Let’s talk about how actors and actresses are almost always referred to as “stars”—stars are supposed to be the brightest lights in the night sky, but there are other heavenly bodies up there, too. So if the leads or the most famous actors and actresses are the stars, doesn’t it stand to reason that the supporting or character actors that revolve around them should be referred to as planets? Like, “Curtis W. Armstrong and Clint Howard are two of the finest planets that Hollywood has to offer.”

On a completely different subject: If you’re for something, you are “pro” that issue—pro-life, pro-abortion, pro-capitalism, pro-cannibal … Yet, a “protest” is something staged when you’re against something. Interestingly, a “contest”—which it seems like what you *should* call it’d when you’re staging an event against a particular issue—is a competition staged to bring about a positive resolution. Really, the “con” is sort of superfluous and it could just be called a “test,” which is already a competition of sorts. I suppose a contest then is in the same vein of conjoined twins in that it involves two … but then shouldn’t it be called a “bi-test,” if we’re sticking to proper prefixes?

Speaking of proper language and grammar, I always remember my high school English teacher Mrs. Scinto used to point out that although many people are described as “uncouth,” not many (like myself) are complimented for being imbued with oodles of couth.

I also find it interesting that when we describe something as “awesome,” it’s usually because it’s got more than “some” awe in it, but yet if it was completely full of awe—and thus “awe-full,” or “awful,” well, that’s the opposite end of the spectrum. I mean, when we’re regretful, we’re full of regret, or beautiful, full of beauty, but this just doesn’t follow.

Not hard to understand why so many who immigrate here prefer to keep English as a second language—because it’s been proven to be crazy.

But it’s the only language I know … so I guess I’ll keep using it.

 

 

So I saw this recent story:

North Korea warns US of ‘horrible disaster’, places military on alert

According to the article, North Korea is suggesting that the U.S. is getting ready to inflict some sort of unprovoked hurt on them, you know, with same wide-eyed, twitchy enthusiasm that English author and conspiracy theorist David Icke has tried to expose the fact that all the world leaders really are reptilian aliens who are awaiting to destroy the fine people of Earth. Except North Korea has nukes and is just spoiling for an opportunity to use them.

Then again, who am I to question the buttondown mind of North Korean leader Kim Jong Un, who seems to be a rational, trustworthy fella who is BFF with Dennis Rodman and clearly has nothing but the best interest of his people in mind. If he says there’s a threat of the U.S. unleashing a horrible disaster on the poor and befuddled communist state, then dammit, something wicked that way goes!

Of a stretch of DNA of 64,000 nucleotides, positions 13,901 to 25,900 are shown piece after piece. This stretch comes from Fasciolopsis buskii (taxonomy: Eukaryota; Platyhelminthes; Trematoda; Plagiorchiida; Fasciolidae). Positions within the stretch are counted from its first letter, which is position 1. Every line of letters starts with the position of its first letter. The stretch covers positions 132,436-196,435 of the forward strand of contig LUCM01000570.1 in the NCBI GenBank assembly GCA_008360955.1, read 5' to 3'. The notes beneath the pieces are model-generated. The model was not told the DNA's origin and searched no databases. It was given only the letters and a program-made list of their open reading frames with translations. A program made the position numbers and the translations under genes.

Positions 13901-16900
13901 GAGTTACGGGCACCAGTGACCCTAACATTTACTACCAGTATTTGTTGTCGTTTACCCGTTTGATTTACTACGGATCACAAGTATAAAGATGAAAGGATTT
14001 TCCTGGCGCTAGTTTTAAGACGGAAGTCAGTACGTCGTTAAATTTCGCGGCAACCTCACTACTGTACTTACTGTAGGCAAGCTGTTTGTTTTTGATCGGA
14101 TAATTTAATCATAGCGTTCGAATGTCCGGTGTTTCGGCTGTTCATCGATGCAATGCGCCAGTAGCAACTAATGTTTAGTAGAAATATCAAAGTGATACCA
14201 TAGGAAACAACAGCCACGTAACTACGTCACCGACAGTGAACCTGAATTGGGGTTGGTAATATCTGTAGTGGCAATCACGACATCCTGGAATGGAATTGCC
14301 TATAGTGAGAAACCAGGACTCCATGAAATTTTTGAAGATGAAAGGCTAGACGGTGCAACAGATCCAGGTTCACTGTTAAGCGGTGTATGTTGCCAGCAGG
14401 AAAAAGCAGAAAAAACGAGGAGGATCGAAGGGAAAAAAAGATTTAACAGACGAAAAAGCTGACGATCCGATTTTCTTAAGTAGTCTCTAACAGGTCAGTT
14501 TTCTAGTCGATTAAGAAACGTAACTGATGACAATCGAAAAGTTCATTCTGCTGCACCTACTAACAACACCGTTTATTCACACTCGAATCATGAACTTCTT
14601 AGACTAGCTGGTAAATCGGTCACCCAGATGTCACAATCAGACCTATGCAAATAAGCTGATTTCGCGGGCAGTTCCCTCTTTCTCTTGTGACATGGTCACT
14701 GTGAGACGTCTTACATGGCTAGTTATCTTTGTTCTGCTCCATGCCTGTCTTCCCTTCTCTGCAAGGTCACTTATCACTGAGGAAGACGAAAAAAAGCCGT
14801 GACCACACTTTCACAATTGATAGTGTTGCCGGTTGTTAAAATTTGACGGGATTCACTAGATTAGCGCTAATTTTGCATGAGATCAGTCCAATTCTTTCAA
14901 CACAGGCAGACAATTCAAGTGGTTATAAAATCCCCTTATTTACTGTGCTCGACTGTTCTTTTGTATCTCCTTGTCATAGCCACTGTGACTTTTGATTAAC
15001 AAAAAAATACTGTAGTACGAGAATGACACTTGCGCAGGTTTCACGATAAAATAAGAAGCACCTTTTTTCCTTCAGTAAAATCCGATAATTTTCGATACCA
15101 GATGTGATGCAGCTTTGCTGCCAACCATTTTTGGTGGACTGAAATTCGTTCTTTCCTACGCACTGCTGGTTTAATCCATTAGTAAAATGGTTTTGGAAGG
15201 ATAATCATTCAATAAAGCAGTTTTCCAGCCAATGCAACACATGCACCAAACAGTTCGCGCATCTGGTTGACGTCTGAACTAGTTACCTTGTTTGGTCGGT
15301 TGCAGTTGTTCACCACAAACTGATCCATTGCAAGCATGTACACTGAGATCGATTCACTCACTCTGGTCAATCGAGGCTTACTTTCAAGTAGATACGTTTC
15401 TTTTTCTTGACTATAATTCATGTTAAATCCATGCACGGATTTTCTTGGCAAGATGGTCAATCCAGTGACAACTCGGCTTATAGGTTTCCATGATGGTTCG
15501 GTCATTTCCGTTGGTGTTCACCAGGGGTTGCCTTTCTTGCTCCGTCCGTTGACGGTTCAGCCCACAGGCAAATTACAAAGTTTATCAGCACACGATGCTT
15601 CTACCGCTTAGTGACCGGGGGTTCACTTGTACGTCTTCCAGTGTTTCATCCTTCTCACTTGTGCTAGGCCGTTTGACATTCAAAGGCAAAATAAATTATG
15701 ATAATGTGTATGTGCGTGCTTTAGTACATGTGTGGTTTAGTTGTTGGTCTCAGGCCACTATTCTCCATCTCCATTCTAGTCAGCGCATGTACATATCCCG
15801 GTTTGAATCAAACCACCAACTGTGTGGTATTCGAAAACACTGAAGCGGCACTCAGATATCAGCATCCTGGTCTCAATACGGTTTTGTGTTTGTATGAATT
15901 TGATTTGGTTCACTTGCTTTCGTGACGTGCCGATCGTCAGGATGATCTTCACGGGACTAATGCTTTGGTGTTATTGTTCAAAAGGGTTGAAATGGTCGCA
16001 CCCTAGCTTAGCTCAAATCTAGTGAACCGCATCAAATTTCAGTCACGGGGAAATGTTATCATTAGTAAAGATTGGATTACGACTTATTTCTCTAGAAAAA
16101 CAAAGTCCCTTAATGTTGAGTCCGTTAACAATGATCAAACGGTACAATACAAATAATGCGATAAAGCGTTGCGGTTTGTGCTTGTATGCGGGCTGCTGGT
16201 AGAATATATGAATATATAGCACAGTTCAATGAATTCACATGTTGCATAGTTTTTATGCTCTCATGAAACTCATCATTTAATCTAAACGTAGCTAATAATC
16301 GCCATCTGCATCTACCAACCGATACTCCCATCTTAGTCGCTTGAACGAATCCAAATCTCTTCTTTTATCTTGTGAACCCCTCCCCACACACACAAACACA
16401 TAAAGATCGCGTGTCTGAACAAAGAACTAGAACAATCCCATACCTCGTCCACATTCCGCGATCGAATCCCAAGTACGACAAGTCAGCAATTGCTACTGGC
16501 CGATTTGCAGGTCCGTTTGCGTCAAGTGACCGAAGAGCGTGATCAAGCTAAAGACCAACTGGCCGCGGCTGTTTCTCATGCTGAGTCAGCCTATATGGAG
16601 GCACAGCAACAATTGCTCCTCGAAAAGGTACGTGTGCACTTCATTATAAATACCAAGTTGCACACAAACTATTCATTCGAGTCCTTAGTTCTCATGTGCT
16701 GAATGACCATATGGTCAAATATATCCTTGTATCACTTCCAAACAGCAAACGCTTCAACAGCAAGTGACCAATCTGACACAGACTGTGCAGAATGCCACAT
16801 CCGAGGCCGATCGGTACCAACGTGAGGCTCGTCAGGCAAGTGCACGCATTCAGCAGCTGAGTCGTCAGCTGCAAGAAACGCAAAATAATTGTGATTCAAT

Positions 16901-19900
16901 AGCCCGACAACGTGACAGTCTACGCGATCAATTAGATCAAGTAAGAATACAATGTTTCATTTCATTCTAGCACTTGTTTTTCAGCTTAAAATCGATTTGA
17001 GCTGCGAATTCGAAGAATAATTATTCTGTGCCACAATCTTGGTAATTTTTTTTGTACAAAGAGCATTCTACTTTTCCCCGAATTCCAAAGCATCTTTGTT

So to save everyone the hours pondering just what kind of October surprise we may be preparing to drop on our south Asian brothers, I have come up with

The Top 10 Potential Horrible Disasters That the U.S. Could Inflict Upon North Korea

1. Send Honey Boo Boo and Mama June as nutritional ambassadors to help the Korean people eat more better (with more butter).

2. “The Real Housewives of Pyongyang.”

3. A one-way ticket for Dennis Rodman on his next visit.

"Excuse me, honorable Man of Rod, what exactly do you mean by 'I'm staying for good this time'?"

4. Force North Korea to adopt an exact replica of the highly effective, productive and functional U.S. Congress.

5. Send North Korea fleets of refurbished Ford Pintos. (Google it, kids.)

6. Now that it’s October, make sure that North Korea has nothing to wear but white pants.

7. Introduce the latest version of Candy Crush.

8. Infuse North Korean television with “Who’s the Boss?” reruns.

9. Mandate daily twerking workouts, led by Richard Simmons.

10. Never tell them about Mr. Rogers, the finest human of the 20th century.

 

 

It started out simple enough….

“Keys.”

When I was a kid and going out somewhere, I’d always mentally check to make sure that I was carrying my house keys when necessary. Usually, someone was always at our house, but hey, you never knew. Better safe than locked out and forced to live behind the rusty aluminum shed in the wilds of our suburban backyard for the rest of my childhood, which of course, was *certainly* a possibility.

[On a side note, I never left the house without clean underwear on—a habit I still have today. I just never have to check to make sure they're still in place.]

“Keys. Wallet.”

When I got to my teens and had money to spend on a lifestyle that was more involved than playing baseball or exploring abandoned construction sites—i.e., when I was able to drive and go to real places like the mall or video game arcade, or even the video game arcade at the mall—the checklist got longer. Now I needed to carry a wallet, along with all the responsibility that comes with it: driver’s license, cash, my Sears credit card, a library card, that one hopeful condom … you know, grownup stuff.

“Keys. Wallet. Phone.”

Hard to believe that I existed for 14 decades without a cell phone, but yet somehow I managed. Like many of the best modern conveniences (EZ Pass, the intrawebz, sliced bread), now that I have it in my life, I can’t live without it. I mean, when you think about it, cell phones may be the greatest innovation of the 21st century in that they literally can put the entirety of humankind’s knowledge—plus The Bloggess and celebrity flesh—right in the palm of your hand. Oh, and I even actually use my phone to call people on occasion (that’s okay, right?).